- Offer assistance to departments or individuals, including techniques for stress-reduction and self-help.
By the time our next disaster struck, we were much better prepared to help HR staff and managers deal with the trauma, which our managers and employees noticed and appreciated.
Corporate communications also plays a critical role. The function may or may not be part of the HR function, but a strong partnership between the two is vital in any type of crisis. Here are sample roles and responsibilities, especially in terms of partnering with HR on employee communication issues.
Role: To communicate with employees, media and other key audiences quickly, accurately and consistently. The goal should also be to communicate as comprehensively as possible and to encourage two-way communication.
- Sensitize leadership and HR to internal and external communication issues, especially those related to the safety of employees and the reputation of the company.
- Work with senior leaders in advance of the disaster to determine who will be the voice of the company to external media and who will communicate to employees, and provide media training as needed.
- Maintain an up-to-date media list and also regularly meet with local media, especially local radio and TV newscasters whose stations have their own news gathering departments, and discuss how you will work together in a crisis.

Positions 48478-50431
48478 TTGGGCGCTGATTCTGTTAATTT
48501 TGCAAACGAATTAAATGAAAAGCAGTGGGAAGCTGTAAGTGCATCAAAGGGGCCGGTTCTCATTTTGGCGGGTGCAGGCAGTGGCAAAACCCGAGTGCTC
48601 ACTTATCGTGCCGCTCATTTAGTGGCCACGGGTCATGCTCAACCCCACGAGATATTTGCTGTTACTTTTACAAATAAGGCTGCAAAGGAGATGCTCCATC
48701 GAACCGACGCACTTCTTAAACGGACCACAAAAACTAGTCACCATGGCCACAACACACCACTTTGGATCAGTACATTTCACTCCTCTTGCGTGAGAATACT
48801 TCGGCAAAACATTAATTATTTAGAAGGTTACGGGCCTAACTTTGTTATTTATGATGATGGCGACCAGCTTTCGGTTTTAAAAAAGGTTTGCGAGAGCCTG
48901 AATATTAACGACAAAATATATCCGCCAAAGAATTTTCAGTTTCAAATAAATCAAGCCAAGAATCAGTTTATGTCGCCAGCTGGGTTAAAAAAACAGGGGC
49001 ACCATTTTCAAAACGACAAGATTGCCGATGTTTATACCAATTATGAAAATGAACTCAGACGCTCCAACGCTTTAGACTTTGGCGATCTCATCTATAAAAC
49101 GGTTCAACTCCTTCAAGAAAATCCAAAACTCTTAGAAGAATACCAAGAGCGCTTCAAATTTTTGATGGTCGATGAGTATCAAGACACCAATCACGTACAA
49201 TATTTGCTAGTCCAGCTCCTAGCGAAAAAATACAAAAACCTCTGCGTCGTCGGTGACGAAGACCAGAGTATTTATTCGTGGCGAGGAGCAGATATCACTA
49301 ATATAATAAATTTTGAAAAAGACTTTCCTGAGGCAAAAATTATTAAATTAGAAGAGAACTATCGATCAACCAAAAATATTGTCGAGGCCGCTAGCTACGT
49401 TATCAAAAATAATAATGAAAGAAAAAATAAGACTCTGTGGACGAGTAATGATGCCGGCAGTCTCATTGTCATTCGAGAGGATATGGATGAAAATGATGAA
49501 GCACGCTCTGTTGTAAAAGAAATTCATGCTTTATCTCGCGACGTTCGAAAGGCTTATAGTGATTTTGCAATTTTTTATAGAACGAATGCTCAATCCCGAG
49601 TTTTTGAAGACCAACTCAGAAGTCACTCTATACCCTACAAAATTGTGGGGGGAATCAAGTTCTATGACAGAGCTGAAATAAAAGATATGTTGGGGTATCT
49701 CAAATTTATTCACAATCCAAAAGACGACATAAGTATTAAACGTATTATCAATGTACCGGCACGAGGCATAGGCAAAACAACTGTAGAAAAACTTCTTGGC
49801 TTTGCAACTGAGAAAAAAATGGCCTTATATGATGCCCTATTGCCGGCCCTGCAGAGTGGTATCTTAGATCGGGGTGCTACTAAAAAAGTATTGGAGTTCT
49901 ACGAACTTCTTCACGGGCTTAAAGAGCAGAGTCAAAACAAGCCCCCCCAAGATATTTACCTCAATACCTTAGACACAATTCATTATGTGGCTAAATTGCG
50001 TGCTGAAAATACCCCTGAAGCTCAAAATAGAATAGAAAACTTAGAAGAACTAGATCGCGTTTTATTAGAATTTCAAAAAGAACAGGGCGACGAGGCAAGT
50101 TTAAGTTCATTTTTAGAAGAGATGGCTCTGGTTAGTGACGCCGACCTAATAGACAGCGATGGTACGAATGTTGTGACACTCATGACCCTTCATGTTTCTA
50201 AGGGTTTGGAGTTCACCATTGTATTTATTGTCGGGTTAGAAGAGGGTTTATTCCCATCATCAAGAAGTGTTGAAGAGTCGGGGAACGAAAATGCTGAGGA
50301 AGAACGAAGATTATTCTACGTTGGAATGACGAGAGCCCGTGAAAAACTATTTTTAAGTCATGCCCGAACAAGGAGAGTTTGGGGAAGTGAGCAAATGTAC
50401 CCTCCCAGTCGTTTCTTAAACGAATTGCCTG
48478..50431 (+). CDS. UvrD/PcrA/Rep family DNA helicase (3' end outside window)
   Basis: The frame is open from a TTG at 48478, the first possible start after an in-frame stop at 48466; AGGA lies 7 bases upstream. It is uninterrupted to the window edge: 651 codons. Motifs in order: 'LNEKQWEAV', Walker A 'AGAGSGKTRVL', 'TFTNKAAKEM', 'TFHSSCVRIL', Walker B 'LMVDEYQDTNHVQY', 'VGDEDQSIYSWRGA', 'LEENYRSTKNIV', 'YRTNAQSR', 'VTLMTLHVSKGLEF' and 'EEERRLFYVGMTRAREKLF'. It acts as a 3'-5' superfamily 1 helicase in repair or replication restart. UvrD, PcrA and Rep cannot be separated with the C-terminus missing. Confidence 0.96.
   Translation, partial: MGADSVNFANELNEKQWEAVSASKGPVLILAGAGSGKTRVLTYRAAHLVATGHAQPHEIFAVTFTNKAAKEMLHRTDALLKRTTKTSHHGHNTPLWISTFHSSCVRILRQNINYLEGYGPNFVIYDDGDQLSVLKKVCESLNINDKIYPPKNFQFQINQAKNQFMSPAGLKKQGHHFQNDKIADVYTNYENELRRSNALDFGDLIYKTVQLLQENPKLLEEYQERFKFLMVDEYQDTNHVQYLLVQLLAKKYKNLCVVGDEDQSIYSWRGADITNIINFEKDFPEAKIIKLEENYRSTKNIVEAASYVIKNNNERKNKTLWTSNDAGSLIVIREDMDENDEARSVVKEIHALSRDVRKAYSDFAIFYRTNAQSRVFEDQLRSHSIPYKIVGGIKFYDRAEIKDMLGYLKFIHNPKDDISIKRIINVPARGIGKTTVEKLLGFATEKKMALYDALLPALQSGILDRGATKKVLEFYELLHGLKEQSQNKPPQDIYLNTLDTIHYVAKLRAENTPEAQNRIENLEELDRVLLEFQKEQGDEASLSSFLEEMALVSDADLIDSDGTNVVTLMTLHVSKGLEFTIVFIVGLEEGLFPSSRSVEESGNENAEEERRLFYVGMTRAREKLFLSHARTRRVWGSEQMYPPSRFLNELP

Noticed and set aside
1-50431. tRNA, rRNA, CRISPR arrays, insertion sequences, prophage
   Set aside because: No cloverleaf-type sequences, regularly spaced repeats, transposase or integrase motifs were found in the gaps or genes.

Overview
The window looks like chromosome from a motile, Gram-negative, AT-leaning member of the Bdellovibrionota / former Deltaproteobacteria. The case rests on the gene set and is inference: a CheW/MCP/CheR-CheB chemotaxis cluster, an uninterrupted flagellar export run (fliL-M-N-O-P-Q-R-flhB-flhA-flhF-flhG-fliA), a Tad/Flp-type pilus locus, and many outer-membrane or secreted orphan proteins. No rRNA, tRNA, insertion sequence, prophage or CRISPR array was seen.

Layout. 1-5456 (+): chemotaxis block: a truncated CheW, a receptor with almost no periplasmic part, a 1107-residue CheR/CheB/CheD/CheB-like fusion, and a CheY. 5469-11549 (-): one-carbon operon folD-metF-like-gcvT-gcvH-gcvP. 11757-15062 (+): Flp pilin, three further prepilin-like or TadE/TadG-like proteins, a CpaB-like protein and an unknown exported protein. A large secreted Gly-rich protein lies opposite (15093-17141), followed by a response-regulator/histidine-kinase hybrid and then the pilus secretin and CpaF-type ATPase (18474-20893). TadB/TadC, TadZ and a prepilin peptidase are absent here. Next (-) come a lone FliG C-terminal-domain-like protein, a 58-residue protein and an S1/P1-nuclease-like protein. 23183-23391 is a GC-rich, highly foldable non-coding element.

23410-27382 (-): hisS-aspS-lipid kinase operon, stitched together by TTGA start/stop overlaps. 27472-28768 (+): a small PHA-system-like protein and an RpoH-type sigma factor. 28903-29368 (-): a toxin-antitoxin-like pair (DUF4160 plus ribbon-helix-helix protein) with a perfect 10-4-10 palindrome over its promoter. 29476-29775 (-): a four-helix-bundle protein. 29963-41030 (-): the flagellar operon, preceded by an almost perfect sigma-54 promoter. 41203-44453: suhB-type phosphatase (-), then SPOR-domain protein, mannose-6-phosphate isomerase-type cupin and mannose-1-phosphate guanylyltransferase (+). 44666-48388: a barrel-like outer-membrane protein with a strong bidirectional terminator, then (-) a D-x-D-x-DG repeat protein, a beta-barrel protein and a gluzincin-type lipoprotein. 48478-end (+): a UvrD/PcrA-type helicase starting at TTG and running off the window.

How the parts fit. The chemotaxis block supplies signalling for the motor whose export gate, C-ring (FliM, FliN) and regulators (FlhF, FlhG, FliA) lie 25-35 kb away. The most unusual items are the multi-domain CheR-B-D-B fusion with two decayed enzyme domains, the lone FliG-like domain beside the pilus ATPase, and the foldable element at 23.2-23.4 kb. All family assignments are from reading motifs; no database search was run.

- Provide counsel to leaders and HR on communication issues, and be prepared to adjust plans and actions as the situation warrants it.
- Keep up-to-date fact sheets about the organization, including stock photos and videos.
- Partner with HR and IT to develop telephone trees that include home telephone numbers as well as cell phone numbers and personal e-mail addresses so you can notify employees quickly as well as continue to communicate with them.
- Work with IT to create alternate Web sites and set up toll-free telephone numbers that employees can check and call after a disaster strikes; consider a separate number and site for customers and media.
- Coordinate with safety/security to include communications, especially employee communications, in their plans, procedures and policies.
- Ensure that the communications staff has the supplies it needs to communicate under all circumstances, especially if the power goes out, as does the entire telecommunications structure (e.g., satellitephones, battery-operated radios and TVs, power chargers that will work in a car battery, hand-cranked or battery-operated chargers for cell phones and PDAs).
- Clarify roles among the communications staff, especially around internal and external communication and shifts of operations.
- Make arrangements for backup support, such as communications staff in other offices around the globe or an outside agency in another city.
- Be ready to intervene if managers or supervisors or others in the organization may be experiencing difficulties disseminating misinformation.
- Schedule debriefing meetings to assess how well messages are getting through, what else needs to be communicated and what other communication actions are needed.
- Regularly test the crisis communication plan and, either as part of the test or separately, remind employees of the actions they need to take both at work and at home if a disaster strikes.
Disasters are no time for silo thinking or operating. Leaders need to work together across functional lines to take care of managers, employees and the organization.
Consider how you will deal with the behavioral issues that can occur as a result of a disaster. There are examples and lessons learned on this subject throughout this book to draw on.
Define roles and responsibilities for dealing with these issues with these groups and discuss how you will partner during an emergency:
- Human resources staff
- Line managers
- Workers’ compensation/risk management staff
- Communications staff